A woman in Australia had a police officer pry off a massive python that was coiled around her leg on Thursday after finding the snake living in her home.
According to the woman, her cat first finds the python and corners it. Are cats scared of anything?
Then, she tries to rescue the serpent when it decides to wrap around her leg. In the video, the woman is not overly concerned. Despite having a massive snake on her leg, she is calmly working with the police officer.
I can tell you how we would have responded to this situation. It doesn’t involve staying calm or trying to save the slithery monster living under the same roof as us. If we’re being honest, we’re probably freaking out.
This woman, on the other hand, has likely done this before. However, when the woman police officer arrives, she says in amazement and potential confusion, “You’re petting the snake.”
“If I had a friend over, I could’ve sorted it,” the woman stated, apologizing to the officers.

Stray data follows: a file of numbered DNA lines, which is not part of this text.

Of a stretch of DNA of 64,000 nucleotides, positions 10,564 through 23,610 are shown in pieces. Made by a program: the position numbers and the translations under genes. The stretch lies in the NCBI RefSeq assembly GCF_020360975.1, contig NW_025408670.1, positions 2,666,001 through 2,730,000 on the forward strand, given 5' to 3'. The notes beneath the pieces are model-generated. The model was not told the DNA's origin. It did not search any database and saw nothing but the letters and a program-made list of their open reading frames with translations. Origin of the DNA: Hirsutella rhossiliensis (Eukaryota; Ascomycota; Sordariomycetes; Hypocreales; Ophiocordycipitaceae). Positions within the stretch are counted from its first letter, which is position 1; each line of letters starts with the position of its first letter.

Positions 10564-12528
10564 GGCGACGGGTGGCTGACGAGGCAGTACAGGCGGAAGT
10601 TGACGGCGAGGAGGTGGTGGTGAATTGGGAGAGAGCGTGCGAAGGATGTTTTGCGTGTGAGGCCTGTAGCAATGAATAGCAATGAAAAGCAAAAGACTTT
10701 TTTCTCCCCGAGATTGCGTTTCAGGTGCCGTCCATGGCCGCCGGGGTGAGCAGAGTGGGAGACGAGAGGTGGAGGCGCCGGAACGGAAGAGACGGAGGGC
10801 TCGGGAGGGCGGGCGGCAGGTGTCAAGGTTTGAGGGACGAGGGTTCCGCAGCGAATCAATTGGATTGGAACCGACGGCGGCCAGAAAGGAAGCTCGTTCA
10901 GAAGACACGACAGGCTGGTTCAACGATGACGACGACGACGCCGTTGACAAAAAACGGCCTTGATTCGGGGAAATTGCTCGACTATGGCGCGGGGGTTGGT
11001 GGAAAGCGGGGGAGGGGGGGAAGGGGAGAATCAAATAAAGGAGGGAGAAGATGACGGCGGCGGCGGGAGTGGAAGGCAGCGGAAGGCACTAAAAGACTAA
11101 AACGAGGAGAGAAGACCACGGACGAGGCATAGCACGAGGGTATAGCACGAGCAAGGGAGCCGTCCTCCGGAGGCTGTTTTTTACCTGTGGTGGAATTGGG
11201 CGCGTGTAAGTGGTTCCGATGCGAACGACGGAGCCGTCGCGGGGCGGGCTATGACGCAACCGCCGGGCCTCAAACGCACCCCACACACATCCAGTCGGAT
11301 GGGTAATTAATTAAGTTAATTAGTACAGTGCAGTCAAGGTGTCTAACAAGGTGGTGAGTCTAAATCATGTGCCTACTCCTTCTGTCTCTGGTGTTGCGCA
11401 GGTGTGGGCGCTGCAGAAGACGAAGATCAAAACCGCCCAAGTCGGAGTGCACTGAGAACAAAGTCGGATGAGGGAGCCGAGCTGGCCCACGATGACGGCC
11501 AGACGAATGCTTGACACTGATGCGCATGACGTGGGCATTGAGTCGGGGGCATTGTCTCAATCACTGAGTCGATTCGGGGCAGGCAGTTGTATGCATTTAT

The fearless officer grabbed the python and started to unwind its “vice-like grip,” said the Queensland Police. However, the woman holds the snake’s head in her hands as if she was holding a harmless garden hose.
Once the officer fully removed the animal from the woman’s leg, she asked if she would like help returning it to its cage. Nonchalantly, the woman said that it wasn’t hers, instead responding that “it’s wild,” while picking up the massive snake and placing it in her yard.
Australia’s Python Species
This species of python can grow up to 10 feet long and eat small mammals, birds, as well as lizards (and probably human toes).
There are 15 different types of pythons that live in Australia. They make up 25 percent of all the snakes that live in the country. According to Australia’s national park services, pythons have an affectionate nickname: Backyard Buddies. The Carpet Python is also the most common of Australia’s python species. Additionally, they are typically found in Queensland.
This type of python is shy and non-poisonous. That being said, people should try to keep their distance. In addition, they have “curved backward-facing teeth that do give a painful bite.” Doesn’t sound like a lot of fun.
Keeping our distance from these giant scaly serpents will be no issue for us. Luckily, Australia is pretty far away.